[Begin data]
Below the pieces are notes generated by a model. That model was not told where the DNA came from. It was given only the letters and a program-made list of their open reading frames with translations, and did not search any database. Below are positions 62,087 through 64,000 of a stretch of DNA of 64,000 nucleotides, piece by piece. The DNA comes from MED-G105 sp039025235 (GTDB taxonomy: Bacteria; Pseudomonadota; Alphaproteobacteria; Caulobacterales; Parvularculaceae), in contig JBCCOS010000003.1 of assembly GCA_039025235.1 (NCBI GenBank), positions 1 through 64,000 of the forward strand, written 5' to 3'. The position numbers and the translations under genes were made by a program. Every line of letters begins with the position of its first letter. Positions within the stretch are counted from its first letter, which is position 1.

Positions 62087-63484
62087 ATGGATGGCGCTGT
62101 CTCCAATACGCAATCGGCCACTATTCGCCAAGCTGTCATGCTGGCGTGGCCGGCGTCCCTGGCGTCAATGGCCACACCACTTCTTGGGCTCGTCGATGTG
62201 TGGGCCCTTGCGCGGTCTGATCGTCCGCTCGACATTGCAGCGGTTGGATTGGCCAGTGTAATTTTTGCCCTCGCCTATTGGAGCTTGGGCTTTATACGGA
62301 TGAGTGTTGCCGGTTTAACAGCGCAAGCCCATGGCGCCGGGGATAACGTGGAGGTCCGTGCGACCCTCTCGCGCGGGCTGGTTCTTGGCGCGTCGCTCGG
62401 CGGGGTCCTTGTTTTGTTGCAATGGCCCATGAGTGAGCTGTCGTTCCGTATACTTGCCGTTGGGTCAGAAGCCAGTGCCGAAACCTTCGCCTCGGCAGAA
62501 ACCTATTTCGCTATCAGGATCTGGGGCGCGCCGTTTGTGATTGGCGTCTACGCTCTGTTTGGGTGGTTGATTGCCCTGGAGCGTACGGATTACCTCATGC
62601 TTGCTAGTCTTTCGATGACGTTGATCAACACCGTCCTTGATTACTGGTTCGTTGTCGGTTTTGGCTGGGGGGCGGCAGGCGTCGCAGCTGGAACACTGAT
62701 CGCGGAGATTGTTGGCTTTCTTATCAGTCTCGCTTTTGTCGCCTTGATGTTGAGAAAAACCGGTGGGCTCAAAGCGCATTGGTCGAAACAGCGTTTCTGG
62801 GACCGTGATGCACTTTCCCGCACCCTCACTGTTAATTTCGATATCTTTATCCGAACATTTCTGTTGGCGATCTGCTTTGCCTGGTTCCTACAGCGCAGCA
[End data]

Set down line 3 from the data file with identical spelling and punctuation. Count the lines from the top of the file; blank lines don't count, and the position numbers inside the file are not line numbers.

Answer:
62087 ATGGATGGCGCTGT